Dr. Joseph Thornton on Overcoming Obstacles

Dr. Joseph Thornton, colorectal surgeonDr. Thornton getting ready for surgeryDr. Joseph Thornton speaks to a resident physician

Dr. Joseph Thornton’s road to becoming a physician makes you realize yet again that where there’s a will, there’s a way.

He grew up in a single parent household on the south side of Chicago, the son of an African American bartender who wanted the best for her son. His two aunts, both maids, also lived in the home.

“Combining incomes made the housing affordable,” says the 72-year-old colorectal surgeon who now is an associate professor in the UNLV School of Medicine’s Department of Surgery. “For good times they loved to go to the racetrack and watch the horses run.”

Though a Baptist, Thornton’s mother became a Catholic so she could send her son to a parochial school.

“She felt the discipline and educational opportunities were better there.”

Throughout high school Thornton worked 20 hours a week as an elevator operator to help pay his tuition, a job he would keep for his first two years at the University of Illinois-Chicago.

“The nuns and Christian Brothers really pushed me in school so I was also able to get some scholarships later.” 

During his last two years of undergraduate work, he worked 40 hours a week for the U.S. Post Office while taking up to 20 credit hours of college courses. It was during this time —he was an honor student operating on three to four hours of sleep a night — that he talked with a physician about going to medical school. The idea of helping people who were sick get well appealed to him.

“That doctor wanted to know if I had the grades for medical school and I told him I did, but I also told him I didn’t have any money. He said he’d make me a deal, that if I got in I wouldn’t have to leave because of money. I asked him where he went to medical school and he said “Meharry,” so that’s where I applied.”

Located in Nashville, Meharry Medical College was the first medical school in the South for African Americans. As it turned out, Thornton didn’t have to rely on the Chicago physician for his college expenses.

“Lifers at the Post Office wanted to see me go to medical school so they pushed me to go to the U.S. Congressman’s office so I could get an Illinois Guaranteed Loan. When the people in that office found out my family voted Democratic, I got the loan without the collateral that a bank claimed I needed. That’s Chicago politics. Scholarship and loans got me through med school, but that doctor’s promise to help me out if I needed it gave me the confidence I’d make it for sure. It took a big weight off my shoulders.”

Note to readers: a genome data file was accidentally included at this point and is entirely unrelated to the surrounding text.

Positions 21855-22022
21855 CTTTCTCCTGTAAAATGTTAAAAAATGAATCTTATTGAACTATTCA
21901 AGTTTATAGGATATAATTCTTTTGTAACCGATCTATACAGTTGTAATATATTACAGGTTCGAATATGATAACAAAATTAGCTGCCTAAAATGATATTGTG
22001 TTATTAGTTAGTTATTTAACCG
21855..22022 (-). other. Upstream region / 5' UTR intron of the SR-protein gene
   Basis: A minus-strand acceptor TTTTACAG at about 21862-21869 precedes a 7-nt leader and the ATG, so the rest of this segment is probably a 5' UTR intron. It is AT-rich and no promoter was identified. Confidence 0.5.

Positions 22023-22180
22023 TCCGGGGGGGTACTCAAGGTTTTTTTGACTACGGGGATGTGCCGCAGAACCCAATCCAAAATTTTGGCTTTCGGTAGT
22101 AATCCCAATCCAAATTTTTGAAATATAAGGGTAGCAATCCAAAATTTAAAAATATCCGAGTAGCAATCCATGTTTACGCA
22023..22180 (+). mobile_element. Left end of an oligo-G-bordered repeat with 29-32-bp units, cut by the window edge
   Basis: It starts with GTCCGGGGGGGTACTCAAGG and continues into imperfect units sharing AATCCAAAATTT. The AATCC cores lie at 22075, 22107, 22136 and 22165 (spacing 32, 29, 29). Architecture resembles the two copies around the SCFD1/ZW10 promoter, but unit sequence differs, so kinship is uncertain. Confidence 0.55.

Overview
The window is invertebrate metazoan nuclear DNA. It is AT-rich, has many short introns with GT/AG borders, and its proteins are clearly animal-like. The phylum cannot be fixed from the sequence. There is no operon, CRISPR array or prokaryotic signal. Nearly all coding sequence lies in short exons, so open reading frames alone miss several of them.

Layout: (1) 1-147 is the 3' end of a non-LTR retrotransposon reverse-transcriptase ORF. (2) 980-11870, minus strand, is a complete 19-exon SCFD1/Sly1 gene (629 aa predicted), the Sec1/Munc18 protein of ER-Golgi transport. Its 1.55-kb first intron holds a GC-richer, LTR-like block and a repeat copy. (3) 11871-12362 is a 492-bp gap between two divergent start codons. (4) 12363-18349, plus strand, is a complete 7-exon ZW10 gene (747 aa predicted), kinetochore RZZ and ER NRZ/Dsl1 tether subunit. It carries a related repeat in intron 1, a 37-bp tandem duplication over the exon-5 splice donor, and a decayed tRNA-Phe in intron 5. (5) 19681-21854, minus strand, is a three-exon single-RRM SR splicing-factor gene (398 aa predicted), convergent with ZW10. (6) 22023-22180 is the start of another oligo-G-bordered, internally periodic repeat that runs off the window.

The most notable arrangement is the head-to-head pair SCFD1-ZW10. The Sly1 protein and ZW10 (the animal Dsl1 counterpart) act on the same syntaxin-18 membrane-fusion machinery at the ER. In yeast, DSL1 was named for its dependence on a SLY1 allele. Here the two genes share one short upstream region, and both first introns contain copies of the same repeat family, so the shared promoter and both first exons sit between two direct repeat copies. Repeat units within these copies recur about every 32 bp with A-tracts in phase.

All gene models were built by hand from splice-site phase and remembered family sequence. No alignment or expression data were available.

At Meharry, Thornton realized he had a passion for surgery. There, he also met his wife, who was in dental school. “Meharry turned out to be a place I loved. My daughter, who became a dermatologist, went there and so did my son-in-law, who’s a plastic surgeon.”

Thornton, who became aware of a nationwide shortage of colorectal surgeons, did his graduate surgical training in Chicago. But he didn’t stay in the Windy City.

“My wife didn’t like it there and when I found out there was an opening in Las Vegas in 1978, I took it.”

There was more than one opening.

“I was the first colorectal surgeon to practice in Nevada. General surgeons who weren’t specifically trained in colorectal had been doing it. There were some other colorectal surgeons who retired here but I was the first to practice. I got busy so fast, you wouldn’t believe it. Luckily, I was able to talk one of the guys who retired out of retirement.”

During his career, he estimates he’s done 10,000 colon resections, where surgery is performed to treat and prevent diseases and conditions that affect the colon, such as colon cancer. In recent years, his surgical calendar includes a new procedure to deal with fecal incontinence, the inability to control bowel movements. Unlike an old procedure where a person must wear a bag outside the body, this 45 minute procedure involves the implantation of a neurostimulation therapeutic device that targets the communication problem between the brain and the nerves that control bowel function. Nearly 18 million people have the problem.

“People are so happy after this procedure — they say they’ve got their lives back, they can travel again, leave their homes without fear of an embarrassing accident “

In 2005 Thornton became the head of the University of Nevada Reno Department of Colorectal Surgery. Last year he began teaching at UNLV. “I really enjoy teaching. It keeps me young. I feel like I’m in my forties.”

That Dean Barbara Atkinson has students and the medical school engaged in projects in Las Vegas is welcomed by Thornton.

“It really excites me. Regularly reaching out to the community is so important for public health. And now we’re going to have our students from Las Vegas going back to their high schools to talk with kids, who’ll see people in the medical profession as real people. We’re going to have many more Las Vegas children talking about a career in medicine. We need to reach out to lift them up and they need to know to grab our hand. I’m very optimistic that’s going to happen.”